Under the new rule: “No counselor or therapist providing counseling or therapy services shall be required to counsel or serve a client as to goals, outcomes, or behaviors that conflict with the sincerely held principles of the counselor or therapist; provided, that the counselor or therapist coordinates a referral of the client to another counselor or therapist who will provide the counseling or therapy.”

Making A Mountain Out Of A Molehill

Really? Is this necessary?

Proponents say it is. According to the Family Action Council of Tennessee (FACT) the state mandates that “all licensed professional counselors comply with the code of ethics issued by the American Counseling Association (ACA).” As it now stands, the code bars such counselors from referring a client based on the counselor’s “personally held values.” To make matters worse, FACT says, counselors can be disciplined if they don’t play by the rules.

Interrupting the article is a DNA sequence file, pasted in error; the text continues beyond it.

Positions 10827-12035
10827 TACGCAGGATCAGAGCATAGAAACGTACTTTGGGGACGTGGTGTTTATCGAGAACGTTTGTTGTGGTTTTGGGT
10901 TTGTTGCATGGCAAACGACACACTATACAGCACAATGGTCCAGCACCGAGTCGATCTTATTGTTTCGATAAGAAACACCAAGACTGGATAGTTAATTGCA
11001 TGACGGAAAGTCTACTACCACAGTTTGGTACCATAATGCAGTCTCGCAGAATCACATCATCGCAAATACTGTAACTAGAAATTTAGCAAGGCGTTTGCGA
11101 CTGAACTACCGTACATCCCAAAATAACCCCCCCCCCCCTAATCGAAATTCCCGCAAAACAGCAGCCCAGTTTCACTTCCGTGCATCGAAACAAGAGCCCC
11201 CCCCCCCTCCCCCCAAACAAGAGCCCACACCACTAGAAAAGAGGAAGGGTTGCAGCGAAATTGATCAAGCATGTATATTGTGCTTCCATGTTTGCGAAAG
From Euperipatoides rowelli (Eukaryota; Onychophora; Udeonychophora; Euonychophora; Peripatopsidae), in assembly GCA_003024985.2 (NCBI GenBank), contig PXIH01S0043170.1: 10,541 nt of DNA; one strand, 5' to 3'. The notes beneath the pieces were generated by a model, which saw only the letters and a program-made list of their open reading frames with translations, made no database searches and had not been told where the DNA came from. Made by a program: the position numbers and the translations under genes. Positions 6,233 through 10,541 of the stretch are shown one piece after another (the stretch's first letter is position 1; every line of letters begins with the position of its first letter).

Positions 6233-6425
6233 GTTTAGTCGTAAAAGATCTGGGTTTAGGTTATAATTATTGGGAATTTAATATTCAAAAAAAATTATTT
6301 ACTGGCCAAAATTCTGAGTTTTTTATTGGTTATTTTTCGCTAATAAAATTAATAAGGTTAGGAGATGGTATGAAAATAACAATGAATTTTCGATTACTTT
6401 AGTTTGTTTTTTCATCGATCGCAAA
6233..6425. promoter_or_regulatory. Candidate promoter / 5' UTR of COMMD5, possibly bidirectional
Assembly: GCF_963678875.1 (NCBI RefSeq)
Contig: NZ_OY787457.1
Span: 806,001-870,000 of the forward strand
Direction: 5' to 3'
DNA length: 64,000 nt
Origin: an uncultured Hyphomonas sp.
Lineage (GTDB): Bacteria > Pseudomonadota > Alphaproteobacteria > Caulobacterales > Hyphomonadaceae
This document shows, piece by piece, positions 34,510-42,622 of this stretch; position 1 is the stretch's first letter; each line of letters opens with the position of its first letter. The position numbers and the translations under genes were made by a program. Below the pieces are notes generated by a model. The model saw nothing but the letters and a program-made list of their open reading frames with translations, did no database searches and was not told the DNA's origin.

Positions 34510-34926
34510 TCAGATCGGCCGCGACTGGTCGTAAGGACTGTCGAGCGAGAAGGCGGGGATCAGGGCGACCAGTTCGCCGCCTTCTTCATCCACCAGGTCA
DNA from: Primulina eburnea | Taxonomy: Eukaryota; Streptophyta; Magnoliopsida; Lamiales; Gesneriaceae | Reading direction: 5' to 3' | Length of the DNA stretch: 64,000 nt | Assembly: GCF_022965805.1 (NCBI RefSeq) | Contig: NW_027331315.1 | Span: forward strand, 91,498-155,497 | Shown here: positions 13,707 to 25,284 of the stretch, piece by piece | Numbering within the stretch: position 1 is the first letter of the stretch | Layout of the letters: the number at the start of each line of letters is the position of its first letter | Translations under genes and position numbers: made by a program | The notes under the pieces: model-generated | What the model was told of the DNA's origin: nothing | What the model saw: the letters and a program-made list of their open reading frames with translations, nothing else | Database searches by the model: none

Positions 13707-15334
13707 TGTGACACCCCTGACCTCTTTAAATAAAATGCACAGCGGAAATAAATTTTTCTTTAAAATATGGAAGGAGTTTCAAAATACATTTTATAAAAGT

“This is an important bill to safeguard a counselor or therapist’s religious beliefs and moral convictions,” FACT maintains. “It protects the right of conscience of the counselor but also allows the clients to receive treatment from someone who is better suited to treat them.”

On the other hand, those against the new law says it encourages discrimination against the LGBT community.

Chris O’Rear, the president of the Tennessee Association of Pastoral Therapists, expressed his own concern about it in a story in The Christian Times. “I’m not supportive of the bill as it is, but I don’t understand the need for it either. I don’t know what to degree this is actually a problem or whether certain people just want it to be a problem.”

In a statement issued after he signed the bill, Haslam admitted that he also had some concerns. Two of the most significant are addressed in the bill, he added.